Digitalization of Czech classics faces delay
by Viktor Palák
- The plan to digitally restore up to 200 films will most likely be delayed as the general project returns for updates requested by Norwegian Grants' administrators
After the digitally restored version of Marketa Lazarová screened at the Karlovy Vary IFF in 2010 (followed by Fireman's Ball this year), the discussion regarding digitally restoring selected Czech (Czechoslovak) classics has gained momentum. Moreover, the National Film Archive applied to Norwegian Grants to get financial support for a project whose end should see up to two hundred films digitalized. The requested boost of €1 million should help restore the first 15 titles.
While the initial plan aimed towards March 2013 as the starting point of the financing (scheduled to finish in 2016), it is now likely to be delayed. The project has to be unanimously ratified by the donor countries, which has not yet happened. According to the Czech ministry of finance, which is overseeing the general project (digitalization being only a part of it), the proposal is likely to be ratified late December or early January. However, the project may still fall behind, as the necessary manuals may not be delivered in time.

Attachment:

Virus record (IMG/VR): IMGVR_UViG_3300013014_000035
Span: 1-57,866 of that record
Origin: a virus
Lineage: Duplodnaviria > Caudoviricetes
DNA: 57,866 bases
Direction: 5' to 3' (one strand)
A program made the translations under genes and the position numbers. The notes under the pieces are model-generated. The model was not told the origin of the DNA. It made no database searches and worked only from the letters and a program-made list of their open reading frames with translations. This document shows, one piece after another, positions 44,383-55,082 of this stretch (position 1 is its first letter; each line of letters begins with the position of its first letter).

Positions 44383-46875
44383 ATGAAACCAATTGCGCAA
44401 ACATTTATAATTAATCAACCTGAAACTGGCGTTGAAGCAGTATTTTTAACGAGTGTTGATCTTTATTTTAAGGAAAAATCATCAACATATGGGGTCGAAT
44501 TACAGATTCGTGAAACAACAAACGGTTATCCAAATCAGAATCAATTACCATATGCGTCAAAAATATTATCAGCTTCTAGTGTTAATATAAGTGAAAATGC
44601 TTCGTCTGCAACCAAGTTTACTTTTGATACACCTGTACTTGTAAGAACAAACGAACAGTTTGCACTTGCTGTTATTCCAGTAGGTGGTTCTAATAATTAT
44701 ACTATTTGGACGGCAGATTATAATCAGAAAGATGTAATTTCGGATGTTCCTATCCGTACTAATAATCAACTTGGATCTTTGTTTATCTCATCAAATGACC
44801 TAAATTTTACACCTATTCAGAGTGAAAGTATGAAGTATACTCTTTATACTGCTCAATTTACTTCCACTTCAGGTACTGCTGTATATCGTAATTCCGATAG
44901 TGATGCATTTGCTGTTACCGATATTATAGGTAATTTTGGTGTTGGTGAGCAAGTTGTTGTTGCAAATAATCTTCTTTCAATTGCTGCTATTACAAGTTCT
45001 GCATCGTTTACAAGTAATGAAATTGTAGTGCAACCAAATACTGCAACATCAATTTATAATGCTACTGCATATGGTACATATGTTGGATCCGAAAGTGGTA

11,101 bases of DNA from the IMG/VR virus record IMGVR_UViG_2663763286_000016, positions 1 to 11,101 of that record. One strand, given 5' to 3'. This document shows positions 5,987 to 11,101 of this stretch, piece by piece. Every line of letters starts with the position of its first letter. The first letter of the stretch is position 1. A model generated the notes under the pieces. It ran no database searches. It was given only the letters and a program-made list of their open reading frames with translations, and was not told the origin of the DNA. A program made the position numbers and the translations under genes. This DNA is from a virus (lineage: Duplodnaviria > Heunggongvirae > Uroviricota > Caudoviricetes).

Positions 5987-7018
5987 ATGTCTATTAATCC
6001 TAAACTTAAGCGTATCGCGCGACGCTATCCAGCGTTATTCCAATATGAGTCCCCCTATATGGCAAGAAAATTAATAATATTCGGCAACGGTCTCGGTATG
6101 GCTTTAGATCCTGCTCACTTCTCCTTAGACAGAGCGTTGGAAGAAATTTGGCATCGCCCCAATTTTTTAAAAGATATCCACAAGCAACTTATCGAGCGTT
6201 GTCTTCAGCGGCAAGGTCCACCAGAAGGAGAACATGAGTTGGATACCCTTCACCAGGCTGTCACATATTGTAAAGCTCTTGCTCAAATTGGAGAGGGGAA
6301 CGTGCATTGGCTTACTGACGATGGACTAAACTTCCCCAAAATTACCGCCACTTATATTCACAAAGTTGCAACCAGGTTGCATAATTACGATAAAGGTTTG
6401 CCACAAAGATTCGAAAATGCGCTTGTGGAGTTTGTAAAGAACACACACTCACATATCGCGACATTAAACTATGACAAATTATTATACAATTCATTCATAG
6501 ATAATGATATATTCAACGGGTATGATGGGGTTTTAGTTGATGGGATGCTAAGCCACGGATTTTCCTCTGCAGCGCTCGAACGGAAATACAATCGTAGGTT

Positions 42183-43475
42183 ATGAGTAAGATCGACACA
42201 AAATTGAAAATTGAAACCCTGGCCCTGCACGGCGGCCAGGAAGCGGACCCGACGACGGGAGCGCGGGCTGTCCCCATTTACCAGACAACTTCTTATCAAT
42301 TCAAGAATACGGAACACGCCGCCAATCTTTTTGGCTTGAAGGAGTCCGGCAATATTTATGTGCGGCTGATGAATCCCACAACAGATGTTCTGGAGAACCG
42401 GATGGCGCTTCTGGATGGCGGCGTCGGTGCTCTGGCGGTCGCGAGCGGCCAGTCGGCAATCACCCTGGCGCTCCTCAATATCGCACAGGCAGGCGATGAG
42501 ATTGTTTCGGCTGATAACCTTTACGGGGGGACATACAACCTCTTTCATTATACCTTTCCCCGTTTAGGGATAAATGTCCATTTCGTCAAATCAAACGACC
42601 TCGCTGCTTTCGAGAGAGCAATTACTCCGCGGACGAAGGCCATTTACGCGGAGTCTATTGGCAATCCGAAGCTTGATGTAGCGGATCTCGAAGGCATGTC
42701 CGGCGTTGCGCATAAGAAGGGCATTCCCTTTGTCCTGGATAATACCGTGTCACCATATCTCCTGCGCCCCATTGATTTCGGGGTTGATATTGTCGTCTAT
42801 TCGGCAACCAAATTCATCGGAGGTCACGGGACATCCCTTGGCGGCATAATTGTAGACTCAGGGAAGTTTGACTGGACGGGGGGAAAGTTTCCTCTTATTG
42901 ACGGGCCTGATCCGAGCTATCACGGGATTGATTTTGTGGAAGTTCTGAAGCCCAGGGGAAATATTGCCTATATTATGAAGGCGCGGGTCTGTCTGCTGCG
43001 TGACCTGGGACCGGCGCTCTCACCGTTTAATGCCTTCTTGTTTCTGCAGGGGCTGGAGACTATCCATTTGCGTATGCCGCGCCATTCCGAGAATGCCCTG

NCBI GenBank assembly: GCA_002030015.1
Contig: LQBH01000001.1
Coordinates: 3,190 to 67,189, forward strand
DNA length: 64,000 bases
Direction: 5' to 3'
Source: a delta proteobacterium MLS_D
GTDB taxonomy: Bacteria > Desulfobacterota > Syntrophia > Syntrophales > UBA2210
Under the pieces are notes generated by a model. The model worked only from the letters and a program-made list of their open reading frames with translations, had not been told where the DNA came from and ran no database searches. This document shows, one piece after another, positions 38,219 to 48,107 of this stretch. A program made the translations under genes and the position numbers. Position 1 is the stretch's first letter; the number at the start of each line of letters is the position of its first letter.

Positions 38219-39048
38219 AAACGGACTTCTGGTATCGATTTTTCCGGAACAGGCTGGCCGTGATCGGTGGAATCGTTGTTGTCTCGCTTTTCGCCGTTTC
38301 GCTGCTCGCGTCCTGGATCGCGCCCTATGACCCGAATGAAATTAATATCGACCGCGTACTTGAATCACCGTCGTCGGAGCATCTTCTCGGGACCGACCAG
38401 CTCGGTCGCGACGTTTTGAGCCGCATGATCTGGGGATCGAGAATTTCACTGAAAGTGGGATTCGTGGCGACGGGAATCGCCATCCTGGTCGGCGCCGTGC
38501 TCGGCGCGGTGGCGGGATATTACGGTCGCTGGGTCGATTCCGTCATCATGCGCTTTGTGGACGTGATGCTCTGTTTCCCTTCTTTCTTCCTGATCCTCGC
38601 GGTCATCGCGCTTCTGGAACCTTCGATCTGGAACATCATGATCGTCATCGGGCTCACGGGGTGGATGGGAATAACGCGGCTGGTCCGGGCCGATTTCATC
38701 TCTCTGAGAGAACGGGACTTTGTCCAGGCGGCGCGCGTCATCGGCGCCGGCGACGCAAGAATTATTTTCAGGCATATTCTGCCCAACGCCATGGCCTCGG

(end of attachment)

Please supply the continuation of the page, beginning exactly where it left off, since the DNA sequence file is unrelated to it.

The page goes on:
Among the works selected for digitalization are both films that are regarded as key to Czechoslovak cinema as well as less important ones that are nevertheless being demanded by local television channels. Approximately 15 films will be restored in addition to the first two titles mentioned above. In both cases, the films were reconstructed by Prague's UPP post-production studio.
National Film Archive Director Michal Bregant believes that up to five films can be restored per year. It took three months to restore Marketa Lazarová, while Miloš Forman's film took six weeks.
The Norwegian Grants are currently believed to be the only possible means for the project as the Czech budget has no resources, according to Bregant.